Iceland is a nation rich in both history and culture but it’s unlikely to rank very highly among nations you’d expect to find ordering Steinway pianos in the 1940s. Yet it’s curiously well-represented in two account books from the Historical Society’s collections kept by longtime Steinway employee Ralph Tapp.
In one example, Asta Helgadotter [sic] of the Icelandic consulate on Madison Avenue ordered a reconditioned ebony model B grand piano in May 1944. The purchase was a substantial one, $1,700 paid in full before its shipment to Reykjavik aboard an Iceland Steamship Company (Eimskipafélag Íslands) vessel. Its destination was Helgadotter’s brother, Hallgrímur Helgason, a celebrated Icelandic composer.
Taken broadly, the Helgason order provides a reminder of how rich account books can be in revealing intriguing histories, despite their apparent utilitarian purpose. While that order provides an interesting link to Iceland’s musical history, another shortly thereafter is slightly more unsettling. On August 10th, the Iceland Steamship Company itself ordered a grand piano for its ship Goðafoss (named after one of Iceland’s famed waterfalls). Tapp noted that the ship was docked at Pier 37 on the East River and an extra $20 charge for “fastening [the piano] to deck in Dining Saloon.” Hauling both cargo and passengers, the company clearly intended to maintain the piano as a ship amenity.
The entry also indicates that the Goðafoss was to return to Reykjavik in a convoy on August 14th, under its captain, Sigurdur Gislason. Sailing in a convoy is a reflection of the very real dangers ships faced during World War II. These larger groups, composed of as many as two hundred ships, were intended to mitigate the threat of U-boat attacks against cargo and passenger ships. In fact, the Goðafoss had sailed in a 1941 convoy that saw a tanker damaged and the sinking of the Rueben James, an American destroyer. The New York Times testified to the harrowing experience at the time, reporting that passengers “did most of their sleeping in the daytime with their lifebelts on.”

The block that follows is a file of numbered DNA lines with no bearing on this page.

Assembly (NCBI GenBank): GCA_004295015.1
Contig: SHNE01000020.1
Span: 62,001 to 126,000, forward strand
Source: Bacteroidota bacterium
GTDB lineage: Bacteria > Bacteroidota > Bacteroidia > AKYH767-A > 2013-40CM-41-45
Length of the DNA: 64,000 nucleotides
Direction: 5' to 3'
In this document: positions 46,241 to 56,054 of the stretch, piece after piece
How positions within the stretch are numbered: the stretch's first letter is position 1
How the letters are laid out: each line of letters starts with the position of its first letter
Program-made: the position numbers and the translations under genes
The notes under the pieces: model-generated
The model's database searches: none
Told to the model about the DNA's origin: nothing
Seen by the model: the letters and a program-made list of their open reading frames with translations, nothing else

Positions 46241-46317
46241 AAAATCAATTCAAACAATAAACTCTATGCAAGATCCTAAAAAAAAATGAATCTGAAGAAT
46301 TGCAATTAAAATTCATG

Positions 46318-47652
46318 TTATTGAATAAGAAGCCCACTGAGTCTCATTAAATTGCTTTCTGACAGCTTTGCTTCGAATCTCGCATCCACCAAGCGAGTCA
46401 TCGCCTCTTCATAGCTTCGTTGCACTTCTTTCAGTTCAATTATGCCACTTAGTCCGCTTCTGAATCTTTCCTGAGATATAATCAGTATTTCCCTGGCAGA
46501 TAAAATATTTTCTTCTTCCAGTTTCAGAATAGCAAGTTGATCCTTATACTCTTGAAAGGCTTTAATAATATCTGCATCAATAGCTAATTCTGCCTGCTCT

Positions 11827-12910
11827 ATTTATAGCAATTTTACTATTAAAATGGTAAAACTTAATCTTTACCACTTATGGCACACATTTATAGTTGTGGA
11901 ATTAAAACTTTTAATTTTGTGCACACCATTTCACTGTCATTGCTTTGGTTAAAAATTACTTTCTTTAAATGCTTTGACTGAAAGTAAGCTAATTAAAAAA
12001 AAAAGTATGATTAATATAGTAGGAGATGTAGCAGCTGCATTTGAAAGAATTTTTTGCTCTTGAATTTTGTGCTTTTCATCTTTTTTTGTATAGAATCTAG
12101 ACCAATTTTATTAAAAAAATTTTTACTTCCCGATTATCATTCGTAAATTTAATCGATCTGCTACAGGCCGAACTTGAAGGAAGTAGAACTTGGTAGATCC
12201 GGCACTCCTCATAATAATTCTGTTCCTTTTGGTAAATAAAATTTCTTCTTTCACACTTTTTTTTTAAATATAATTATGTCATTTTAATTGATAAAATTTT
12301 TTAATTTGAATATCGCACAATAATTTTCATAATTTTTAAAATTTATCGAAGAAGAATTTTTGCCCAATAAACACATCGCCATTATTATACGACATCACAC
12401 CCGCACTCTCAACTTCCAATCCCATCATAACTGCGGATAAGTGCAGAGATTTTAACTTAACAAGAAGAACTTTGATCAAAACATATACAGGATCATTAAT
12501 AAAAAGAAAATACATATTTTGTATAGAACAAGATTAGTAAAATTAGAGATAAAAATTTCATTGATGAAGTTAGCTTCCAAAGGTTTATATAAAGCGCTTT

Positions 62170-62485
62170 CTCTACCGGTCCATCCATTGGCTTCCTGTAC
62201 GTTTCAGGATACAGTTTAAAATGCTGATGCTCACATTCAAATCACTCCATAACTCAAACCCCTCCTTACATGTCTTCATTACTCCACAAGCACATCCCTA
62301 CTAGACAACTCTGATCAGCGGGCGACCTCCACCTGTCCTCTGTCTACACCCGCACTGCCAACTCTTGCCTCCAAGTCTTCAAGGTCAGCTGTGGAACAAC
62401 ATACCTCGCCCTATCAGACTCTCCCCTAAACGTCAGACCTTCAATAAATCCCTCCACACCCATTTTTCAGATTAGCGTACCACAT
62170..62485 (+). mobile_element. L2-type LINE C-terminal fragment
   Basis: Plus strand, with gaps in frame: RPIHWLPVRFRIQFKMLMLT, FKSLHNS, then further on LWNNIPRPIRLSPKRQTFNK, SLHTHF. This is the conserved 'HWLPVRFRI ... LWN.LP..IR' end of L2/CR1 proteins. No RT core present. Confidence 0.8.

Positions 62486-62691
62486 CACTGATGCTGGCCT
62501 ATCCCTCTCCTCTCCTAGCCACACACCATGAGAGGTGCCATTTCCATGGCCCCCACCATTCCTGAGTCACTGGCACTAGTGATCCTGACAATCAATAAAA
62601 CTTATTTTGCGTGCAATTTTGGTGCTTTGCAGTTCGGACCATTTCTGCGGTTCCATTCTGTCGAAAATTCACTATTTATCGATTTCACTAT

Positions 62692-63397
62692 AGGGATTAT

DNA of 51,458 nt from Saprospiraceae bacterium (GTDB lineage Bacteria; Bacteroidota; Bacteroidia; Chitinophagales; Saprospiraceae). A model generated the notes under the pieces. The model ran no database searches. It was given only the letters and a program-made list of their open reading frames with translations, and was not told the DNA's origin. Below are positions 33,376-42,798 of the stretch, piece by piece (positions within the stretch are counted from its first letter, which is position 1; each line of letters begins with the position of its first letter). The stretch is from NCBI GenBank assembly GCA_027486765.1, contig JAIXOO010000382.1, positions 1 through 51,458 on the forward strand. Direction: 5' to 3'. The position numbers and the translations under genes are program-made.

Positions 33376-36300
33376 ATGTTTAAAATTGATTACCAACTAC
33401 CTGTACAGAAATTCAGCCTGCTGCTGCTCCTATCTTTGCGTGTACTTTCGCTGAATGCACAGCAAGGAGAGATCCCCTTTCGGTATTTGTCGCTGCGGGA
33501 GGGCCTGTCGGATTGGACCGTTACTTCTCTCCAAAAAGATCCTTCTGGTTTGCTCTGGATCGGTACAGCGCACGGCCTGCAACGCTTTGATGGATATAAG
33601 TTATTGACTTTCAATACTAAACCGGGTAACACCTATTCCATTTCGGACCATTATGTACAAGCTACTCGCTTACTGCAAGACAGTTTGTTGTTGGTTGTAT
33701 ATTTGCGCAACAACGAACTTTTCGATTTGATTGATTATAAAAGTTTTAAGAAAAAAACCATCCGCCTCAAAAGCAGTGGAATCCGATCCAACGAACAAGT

The initial voyage back to Iceland actually unfolded without incident but the Goðafoss’s subsequent return from New York met with tragedy. As ships from its storm-scattered convoy UR142 neared Iceland on November 10th, the German submarine U300 torpedoed the British tanker ship Shirvan. The story follows that the Goðafoss stopped to rescue sailors from the wreckage of the Shirvan in spite of orders to the contrary. Its humanitarian intentions (and Icelandic neutrality) notwithstanding, U300 then torpedoed the Goðafoss. Among those lost were the Icelandic wife and child of Maj. William G. Downey, an American officer and native of New York. The casualties numbered 24, including an infant and children as young as two. The New York Times ran a short article the following week, on November 18, 1944. Learning of its fate, Tapp dutifully penciled “Sunk by enemy action” below his original entry, a simple but poignant statement about the fate not just of the piano but of twenty-four lives lost.
Some might say the U300’s fate was just; in late February of the following year, British ships sank the U-boat near Portugal. Nine of its 50-man crew perished, including its twenty-five-year-old commander, Fritz Hein. As for the Goðafoss, it remains on the bottom of the ocean floor though far from forgotten as the search to locate the wreck continues.